I heard again recently that "A method should have only one return statement" and of "The single-return law", that more than one return was a poor coding practice. I disagree.
public int IsThisCodeSoBad(int param)
if (param == 0)
foreach(foo in bar)
I have never seen any evidence for the belief that that multiple exit points pose a coding risk, or are bad style. I do not know of any formal study that has found this to be the case, on C# code or on code in any other language.
Coding horror recently talked about "Spartan programming", and mentioned "frugal use of control structures, with early return whenever possible."
One of the few links on the topic that I could find was "Return statements and the single exit fantasy":
Take a look at some of the comments on the Daily WTF (http://thedailywtf.com/Articles/Refactoring_to_the_Max.aspx ) where this issue is raised, particularly this one:
Re: Refactoring to the Max
2006-04-05 02:25 • by John Hensley
The main reason for the single return "law" in C is to make sure you clean up memory, locks, handles, etc. before you leave a function.
This, on the other hand, is Java code.
Apparently the reason for this "law" was that when coding in C or the like, it was natural to deallocate resources near the end of the function. Thus any extra exit points were an invitation to memory leaks. There are two reasons why this is no longer the case:
Firstly, garbage collected languages make explicit deallocation unnecessary in most cases.
try...finally blocks and
using statements allow deallocation to happen with greater certainly at the end of any block of code when it is needed.
In any event, a function with multiple exit points is a far lesser issue than a goto. In some cases it is the simplest way to code now that we have control structures to deal with it. But beware of returns in the middle of loops or highly nested code. All other things being equal, avoid them, since they are less readable and predictable.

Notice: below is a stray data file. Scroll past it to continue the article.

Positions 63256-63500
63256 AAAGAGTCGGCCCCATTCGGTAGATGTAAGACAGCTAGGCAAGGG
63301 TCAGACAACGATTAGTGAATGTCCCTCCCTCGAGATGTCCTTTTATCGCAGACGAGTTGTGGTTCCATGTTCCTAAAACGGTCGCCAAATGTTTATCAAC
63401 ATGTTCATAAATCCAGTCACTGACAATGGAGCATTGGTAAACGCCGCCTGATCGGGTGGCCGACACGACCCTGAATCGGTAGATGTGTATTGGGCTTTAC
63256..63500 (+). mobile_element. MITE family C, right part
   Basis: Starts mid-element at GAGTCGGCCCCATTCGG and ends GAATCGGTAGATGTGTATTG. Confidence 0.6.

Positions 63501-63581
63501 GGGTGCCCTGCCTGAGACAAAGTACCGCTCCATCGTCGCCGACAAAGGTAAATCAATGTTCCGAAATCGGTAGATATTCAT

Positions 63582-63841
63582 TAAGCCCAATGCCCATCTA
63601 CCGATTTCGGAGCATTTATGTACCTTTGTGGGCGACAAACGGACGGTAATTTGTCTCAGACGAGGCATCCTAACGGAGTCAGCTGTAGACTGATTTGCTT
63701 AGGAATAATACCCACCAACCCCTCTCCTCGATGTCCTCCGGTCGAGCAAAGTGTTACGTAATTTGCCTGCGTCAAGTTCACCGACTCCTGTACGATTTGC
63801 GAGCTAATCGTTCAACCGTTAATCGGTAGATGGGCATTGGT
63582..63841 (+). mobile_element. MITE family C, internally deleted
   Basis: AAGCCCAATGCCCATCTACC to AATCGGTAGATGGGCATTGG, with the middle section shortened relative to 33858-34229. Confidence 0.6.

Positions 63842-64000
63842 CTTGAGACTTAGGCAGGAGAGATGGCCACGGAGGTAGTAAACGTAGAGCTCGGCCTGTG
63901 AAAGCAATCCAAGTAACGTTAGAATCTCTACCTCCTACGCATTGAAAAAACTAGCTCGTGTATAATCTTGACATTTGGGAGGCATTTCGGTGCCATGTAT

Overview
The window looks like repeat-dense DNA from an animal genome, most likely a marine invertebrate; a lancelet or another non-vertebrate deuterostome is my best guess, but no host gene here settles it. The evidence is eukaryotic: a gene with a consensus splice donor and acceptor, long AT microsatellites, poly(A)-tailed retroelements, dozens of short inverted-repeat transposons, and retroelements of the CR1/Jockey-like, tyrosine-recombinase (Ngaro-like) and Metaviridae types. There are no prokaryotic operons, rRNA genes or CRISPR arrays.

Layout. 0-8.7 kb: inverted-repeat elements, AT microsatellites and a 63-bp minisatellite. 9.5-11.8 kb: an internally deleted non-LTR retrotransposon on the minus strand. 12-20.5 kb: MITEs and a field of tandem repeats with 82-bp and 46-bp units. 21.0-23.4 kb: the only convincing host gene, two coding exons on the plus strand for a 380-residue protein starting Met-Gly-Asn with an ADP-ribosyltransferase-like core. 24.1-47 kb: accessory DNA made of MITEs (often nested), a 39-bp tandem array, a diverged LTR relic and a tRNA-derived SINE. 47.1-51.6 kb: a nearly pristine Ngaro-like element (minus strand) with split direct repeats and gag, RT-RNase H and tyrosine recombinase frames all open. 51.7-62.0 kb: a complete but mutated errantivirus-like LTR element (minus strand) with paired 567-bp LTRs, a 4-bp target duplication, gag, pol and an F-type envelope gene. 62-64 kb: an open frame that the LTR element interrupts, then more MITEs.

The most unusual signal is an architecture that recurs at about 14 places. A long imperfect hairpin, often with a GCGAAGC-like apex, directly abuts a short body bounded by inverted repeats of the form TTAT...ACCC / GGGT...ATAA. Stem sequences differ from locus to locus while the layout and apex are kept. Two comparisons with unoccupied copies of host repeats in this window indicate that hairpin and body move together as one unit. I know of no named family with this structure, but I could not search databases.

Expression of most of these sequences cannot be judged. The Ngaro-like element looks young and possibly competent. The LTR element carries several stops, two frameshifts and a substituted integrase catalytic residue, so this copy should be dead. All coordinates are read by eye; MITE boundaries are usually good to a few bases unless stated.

It is absolutely fine to use it as a first check on the parameters after entering a function, before getting down to the serious work and allocating those resources,– it's more readable than embedding the rest of the function in an if-block. However throwing an exception is the more usual case for this.
My view of the matter is:
- There are cases where a single return is more readable, and cases where it isn't. See if it reduces the number of lines of code, makes the logic clearer or makes the control structures less deeply nested.
- More than one return style may be a bad habit in C code, but there is no evidence for it being bad in more modern languages.
- There is no law requiring only one exit point for a method. Some people have an unsubstantiated belief in the superiority of this style.
- Requiring fewer return statements for purposes of centralising resource deallocation is not a common need in modern languages that have garbage collection and
Therefore, use as many returns as suits your artistic sensibilities, because it is a layout and readability issue, not a technical one.
There's another issue at play here, about rules being adhered to without people grasping the reason why they are adhering to them, and thus keeping the rule in force after the need for it has evaporated. Rules should be given along with reasons for them.
Watching the DailyWTF commentators (who have a fairly high opinion of their own coding skills, given that they are essentially gathered there to point and laugh) try and repeatedly fail to translate the following code into a single expression underscores that the multiple-exit points version can be in some cases easier to understand, read, and modify:
You'd think that this is the same as
return condition1(x) || !condition2(x) || condition3(x);,
However the one-liner version returns true if all conditions are false, unlike the original. Furthermore, it evaluates condition3 if condition2 is true, which the original does not.
You could also code it as:
bool result = false;
result = true;
result = false;
result = true;
However this also evaluates condition3 if condition2 is true, which the original does not. I'm sure that the original logic can be replicated with only one return, but it's not going to be as elegant.
Update: Richard Tobin has sent me this comment by email:
This discussion is a common one that we continually face where I work. I took your example and reworked it into a single return as follows:
private bool LotsOfReturns(int x)
private bool OneReturn(int x)
bool flag = Condition1(x);
flag = Condition3(x);
After compiling and looking at the IL with Reflector, the single return routine seemed more compact and efficient, and the C# source seems less tricky.
All I can really say is that he has suceeded in converting the code, and which one "seems less tricky" is going to be a matter of taste.